I think you have misunderstood what a
Handler is in the context of the
A Handler is an object which you attach to a Logger.
Whenever the logger has a message to process, it sends the message to all of its handlers.
Additionally, Loggers exist in a tree structure, with the aptly named "root" Logger at its root.
After sending a message to its Handlers, a Logger may pass it on to its parent in the tree (determined by the Logger instance's
As a slightly humorous aside, I once found an application bug in which someone started using the Logger named "root", which is different from the Root Logger.
Don't use the root logger (accessed by
logging.info and company, or
Any Handlers you attach or settings you alter will also affect well behaved libraries that propagate their errors up to the root logger.
Case in point: I once wrote a simple script using the root logger out of laziness.
I then incorporated a few calls to
boto and got an explosion of debug messages that were being propagated to the root logger.
It is recommended that you always create a logger whose name matches your package's name in the namespace (this also leads to nice inheritance structure with
getLogger's interpretation of
.) by creating loggers with
I strongly recommend giving a thorough reading to the section on Logger Objects in the
logging docs: https://docs.python.org/2/library/logging.html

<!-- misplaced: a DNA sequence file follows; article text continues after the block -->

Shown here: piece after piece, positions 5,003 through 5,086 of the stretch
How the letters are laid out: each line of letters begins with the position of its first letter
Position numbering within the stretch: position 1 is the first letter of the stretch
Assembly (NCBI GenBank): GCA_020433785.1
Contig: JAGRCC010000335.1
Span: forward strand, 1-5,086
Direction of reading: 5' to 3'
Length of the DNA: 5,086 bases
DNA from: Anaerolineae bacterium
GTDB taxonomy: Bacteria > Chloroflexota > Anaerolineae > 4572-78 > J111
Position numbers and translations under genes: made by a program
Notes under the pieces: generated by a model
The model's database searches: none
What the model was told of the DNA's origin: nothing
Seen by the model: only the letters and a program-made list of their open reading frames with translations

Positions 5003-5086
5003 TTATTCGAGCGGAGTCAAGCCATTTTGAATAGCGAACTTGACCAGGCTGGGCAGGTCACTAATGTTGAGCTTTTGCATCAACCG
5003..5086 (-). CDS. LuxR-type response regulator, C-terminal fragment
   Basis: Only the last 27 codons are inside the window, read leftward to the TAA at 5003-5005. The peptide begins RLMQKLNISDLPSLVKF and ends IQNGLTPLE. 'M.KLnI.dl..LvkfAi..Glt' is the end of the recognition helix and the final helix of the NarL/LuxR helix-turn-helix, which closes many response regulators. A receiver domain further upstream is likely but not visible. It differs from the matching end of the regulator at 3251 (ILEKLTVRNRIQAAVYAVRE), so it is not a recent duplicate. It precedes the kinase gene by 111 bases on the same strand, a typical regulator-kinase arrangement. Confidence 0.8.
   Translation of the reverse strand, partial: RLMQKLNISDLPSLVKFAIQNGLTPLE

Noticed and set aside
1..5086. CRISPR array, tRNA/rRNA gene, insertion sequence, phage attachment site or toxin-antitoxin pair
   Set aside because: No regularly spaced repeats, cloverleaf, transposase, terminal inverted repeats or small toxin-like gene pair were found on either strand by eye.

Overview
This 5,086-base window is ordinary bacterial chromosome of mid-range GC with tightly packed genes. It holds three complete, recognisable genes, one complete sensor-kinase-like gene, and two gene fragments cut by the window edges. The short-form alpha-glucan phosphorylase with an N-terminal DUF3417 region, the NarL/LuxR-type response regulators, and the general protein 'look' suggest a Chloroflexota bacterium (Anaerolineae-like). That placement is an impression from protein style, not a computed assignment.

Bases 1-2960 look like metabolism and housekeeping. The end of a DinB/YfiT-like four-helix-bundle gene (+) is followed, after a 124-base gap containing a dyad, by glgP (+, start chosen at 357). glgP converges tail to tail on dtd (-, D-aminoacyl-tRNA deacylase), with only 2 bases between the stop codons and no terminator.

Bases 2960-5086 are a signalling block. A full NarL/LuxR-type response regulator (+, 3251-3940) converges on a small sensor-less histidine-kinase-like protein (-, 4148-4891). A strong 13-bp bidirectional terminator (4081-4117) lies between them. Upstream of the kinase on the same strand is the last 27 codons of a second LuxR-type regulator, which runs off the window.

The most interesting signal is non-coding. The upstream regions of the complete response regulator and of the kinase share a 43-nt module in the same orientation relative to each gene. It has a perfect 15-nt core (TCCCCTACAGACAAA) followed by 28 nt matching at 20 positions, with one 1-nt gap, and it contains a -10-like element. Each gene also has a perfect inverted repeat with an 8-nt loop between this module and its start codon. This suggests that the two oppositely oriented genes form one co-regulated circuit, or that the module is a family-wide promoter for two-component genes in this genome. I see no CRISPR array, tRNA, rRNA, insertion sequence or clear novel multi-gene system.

You may notice that your config also specifies a
Formatters handle the presentation of a message when it is processed by a Handler, so that a single message may be formatted differently for terminal output than for, for example, rsyslog.
All of that said, to fix your code you can use the logger you have created, and just attach a handler to it.
I would recommend creating a
StreamHandler (the base
Handler class is not meant to be instantiated, but for horrible reasons is not an ABC), since that covers a lot of typical use cases.
myhandler = logging.StreamHandler() # writes to stderr
myformatter = logging.Formatter(fmt='%(levelname)s: %(message)s')
However, it seems that Django config already includes a lot of this information, not configured the way that I do things above, of course.
Not having actually written Django apps, I don't want to give you bad information on this, but Django provides nice docs here: https://docs.djangoproject.com/en/dev/topics/logging/